The rules for including non-citizens in the household size calculation for SNAP benefits in Missouri are not explicitly mentioned in the provided content. However, it's essential to consult with the local Family Support Division (FSD) office or refer to the official Missouri SNAP guidelines to understand the specific criteria for non-citizens.

Asset Limits And Exemptions

In addition to income limits, the state of Missouri also considers the assets and resources of a household when determining eligibility for SNAP benefits. Understanding these asset limits and exemptions is crucial for potential beneficiaries to ensure they meet the program's criteria.

Definition Of Assets And Resources

Assets and resources refer to the total value of items or funds that a household possesses. This includes:

  • Bank Accounts: The total amount in checking, savings, and other bank accounts.

  • Real Estate: The value of any property or land owned by the household, excluding the primary residence.

  • Vehicles: The value of cars, trucks, or other vehicles, although some states may have exemptions for a primary vehicle.

  • Investments: This includes stocks, bonds, and other financial investments.

  • Trusts: Any funds or properties held in trust that can be accessed by the household.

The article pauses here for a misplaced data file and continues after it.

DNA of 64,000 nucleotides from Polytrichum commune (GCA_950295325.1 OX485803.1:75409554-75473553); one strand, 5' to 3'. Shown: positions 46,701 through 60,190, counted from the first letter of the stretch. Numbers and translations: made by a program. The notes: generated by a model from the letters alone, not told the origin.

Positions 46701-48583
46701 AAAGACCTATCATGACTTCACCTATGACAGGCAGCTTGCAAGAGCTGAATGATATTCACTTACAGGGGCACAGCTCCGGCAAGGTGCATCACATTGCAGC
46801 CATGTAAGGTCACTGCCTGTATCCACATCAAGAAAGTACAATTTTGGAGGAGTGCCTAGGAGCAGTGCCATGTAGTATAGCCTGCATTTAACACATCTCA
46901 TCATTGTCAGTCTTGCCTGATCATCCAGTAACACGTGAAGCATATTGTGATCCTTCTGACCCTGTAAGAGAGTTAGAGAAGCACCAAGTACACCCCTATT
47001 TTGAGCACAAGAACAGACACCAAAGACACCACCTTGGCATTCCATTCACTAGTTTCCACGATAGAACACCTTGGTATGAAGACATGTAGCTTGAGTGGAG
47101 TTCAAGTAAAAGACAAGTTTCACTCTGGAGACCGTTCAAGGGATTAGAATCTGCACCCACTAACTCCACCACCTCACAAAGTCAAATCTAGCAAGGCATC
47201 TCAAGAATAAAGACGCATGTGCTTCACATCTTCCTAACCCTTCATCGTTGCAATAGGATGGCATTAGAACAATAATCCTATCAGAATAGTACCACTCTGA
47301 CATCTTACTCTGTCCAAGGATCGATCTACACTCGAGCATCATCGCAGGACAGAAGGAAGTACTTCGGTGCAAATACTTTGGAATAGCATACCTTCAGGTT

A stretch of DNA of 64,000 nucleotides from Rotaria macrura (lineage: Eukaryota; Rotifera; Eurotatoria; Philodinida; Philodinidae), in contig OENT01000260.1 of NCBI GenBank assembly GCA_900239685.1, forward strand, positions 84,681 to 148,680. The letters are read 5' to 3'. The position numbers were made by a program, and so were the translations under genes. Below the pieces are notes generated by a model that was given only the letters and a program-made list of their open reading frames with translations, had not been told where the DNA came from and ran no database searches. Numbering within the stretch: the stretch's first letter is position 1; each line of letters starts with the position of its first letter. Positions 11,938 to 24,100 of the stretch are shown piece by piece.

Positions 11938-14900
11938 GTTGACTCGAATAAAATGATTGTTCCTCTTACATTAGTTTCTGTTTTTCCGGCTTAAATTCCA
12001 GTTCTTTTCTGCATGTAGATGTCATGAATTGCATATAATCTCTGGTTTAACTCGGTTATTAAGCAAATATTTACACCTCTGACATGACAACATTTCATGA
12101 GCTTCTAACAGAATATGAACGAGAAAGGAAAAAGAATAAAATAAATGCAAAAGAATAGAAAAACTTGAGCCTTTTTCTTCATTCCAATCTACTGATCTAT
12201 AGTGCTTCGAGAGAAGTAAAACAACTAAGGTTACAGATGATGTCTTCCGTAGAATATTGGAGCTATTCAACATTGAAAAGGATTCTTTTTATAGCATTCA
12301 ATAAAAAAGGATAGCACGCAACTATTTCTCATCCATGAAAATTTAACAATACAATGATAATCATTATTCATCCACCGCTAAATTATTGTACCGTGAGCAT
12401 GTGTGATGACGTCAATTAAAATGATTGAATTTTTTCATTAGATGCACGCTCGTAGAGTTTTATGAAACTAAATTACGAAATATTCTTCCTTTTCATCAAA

It's essential to note that not all assets are counted towards the SNAP asset limit. For instance, retirement savings and the most recent tax returns are typically excluded from the asset calculation.

Maximum Asset Level Allowed By SNAP Guidelines

Missouri has set specific asset limits for households applying for SNAP benefits:

  • The standard asset limit is $2,000.

  • For households that include at least one elderly (aged 60 or above) or disabled person, the asset limit is increased to $3,250.

It's crucial for households to stay within these asset limits to qualify for SNAP benefits. However, there are certain exemptions and deductions that can be applied, which might affect the total countable assets. For a comprehensive understanding of these exemptions and how they might impact eligibility, it's recommended to consult with the local Family Support Division (FSD) office or refer to the official Missouri SNAP guidelines.

Employment Requirements & Training Programs

The state of Missouri has established specific employment requirements for SNAP participants to ensure that beneficiaries are actively seeking opportunities to become self-sufficient. These requirements are complemented by training programs designed to equip participants with the necessary skills and knowledge to secure gainful employment.

SkillUP Program: A Pathway To Employment